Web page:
Representativeness of Black Patients in Cancer Clinical Trials Sponsored by the National Cancer Institute Compared With Pharmaceutical Companies

JNCI Cancer Spectr. 2020 Apr 24;4(4):pkaa034. doi: 10.1093/jncics/pkaa034. eCollection 2020 Aug.

ABSTRACT

BACKGROUND: Many clinical trials supporting new drug applications underrepresent minority patients. Trials conducted by the National Cancer Institute’s National Clinical Trial’s Network (NCTN) have greater outreach to community sites, potentially allowing better representation. We compared the representation of Black patients in pharmaceutical company-sponsored cancer clinical trials with NCTN trials and with the US cancer population.

METHODS: We established a large cohort of study publications representing the results of trials that supported new US Food and Drug Administration drug approvals from 2008 to 2018. NCTN trial data were from the SWOG Cancer Research Network. US cancer population rates were estimated using Surveillance, Epidemiology, and End Results survey data. We compared the proportion of Black patients by enrollment year for each cancer type and overall. Tests of proportions were used. All statistical tests were 2-sided.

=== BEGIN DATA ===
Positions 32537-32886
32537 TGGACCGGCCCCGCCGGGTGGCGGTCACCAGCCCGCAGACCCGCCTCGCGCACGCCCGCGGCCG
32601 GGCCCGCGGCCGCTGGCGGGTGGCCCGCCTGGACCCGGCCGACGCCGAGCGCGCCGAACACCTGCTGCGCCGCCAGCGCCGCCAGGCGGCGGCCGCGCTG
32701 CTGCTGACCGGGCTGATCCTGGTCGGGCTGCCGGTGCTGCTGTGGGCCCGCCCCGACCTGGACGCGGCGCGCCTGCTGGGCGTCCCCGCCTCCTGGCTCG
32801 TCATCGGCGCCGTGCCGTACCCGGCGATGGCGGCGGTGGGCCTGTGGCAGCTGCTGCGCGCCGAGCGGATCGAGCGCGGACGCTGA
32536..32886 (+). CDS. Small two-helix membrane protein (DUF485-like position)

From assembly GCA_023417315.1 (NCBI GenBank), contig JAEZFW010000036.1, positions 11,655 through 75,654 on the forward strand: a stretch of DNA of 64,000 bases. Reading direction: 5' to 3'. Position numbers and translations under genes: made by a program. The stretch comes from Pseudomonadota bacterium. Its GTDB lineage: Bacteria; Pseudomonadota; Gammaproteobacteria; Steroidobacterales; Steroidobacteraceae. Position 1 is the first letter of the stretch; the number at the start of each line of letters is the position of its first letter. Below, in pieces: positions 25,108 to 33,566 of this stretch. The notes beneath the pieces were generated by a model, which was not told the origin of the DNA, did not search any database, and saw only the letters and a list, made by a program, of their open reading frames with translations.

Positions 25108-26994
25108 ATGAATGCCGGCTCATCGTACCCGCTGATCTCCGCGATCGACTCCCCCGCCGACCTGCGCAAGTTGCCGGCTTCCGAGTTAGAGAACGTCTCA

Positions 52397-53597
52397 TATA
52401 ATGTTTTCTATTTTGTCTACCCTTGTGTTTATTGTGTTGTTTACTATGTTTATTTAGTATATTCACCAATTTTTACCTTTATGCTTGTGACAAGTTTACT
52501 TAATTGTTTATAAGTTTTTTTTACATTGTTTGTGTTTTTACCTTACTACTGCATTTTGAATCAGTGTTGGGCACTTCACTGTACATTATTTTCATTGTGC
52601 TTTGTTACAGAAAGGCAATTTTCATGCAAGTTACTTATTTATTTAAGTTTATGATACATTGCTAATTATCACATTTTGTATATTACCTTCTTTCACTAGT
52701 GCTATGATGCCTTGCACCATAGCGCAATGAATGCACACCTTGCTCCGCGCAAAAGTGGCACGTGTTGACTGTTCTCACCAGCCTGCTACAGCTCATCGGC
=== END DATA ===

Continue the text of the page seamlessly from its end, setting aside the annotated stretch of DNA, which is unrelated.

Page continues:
RESULTS: A total 358 trials (pharmaceutical company-sponsored trials, 85; SWOG trials, 273) comprised of 93 825 patients (pharmaceutical company-sponsored trials, 46 313; SWOG trials, 47 512) for 15 cancer types were analyzed. Overall, the proportion of Black patients was 2.9% for pharmaceutical company-sponsored trials, 9.0% for SWOG trials, and 12.1% for the US cancer population (P < .001 for each pairwise comparison). These findings were generally consistent across individual cancer types.

CONCLUSIONS: The poor representation of Black patients in pharmaceutical company-sponsored trials supporting new drug applications could result in the use of new drugs with little data about efficacy or side effects in this key population. Moreover, because pharmaceutical company-sponsored trials test the newest available therapies, limited access to these trials represents a disparity in access to potential breakthrough therapies.

PMID:32704619 | PMC:PMC7368466 | DOI:10.1093/jncics/pkaa034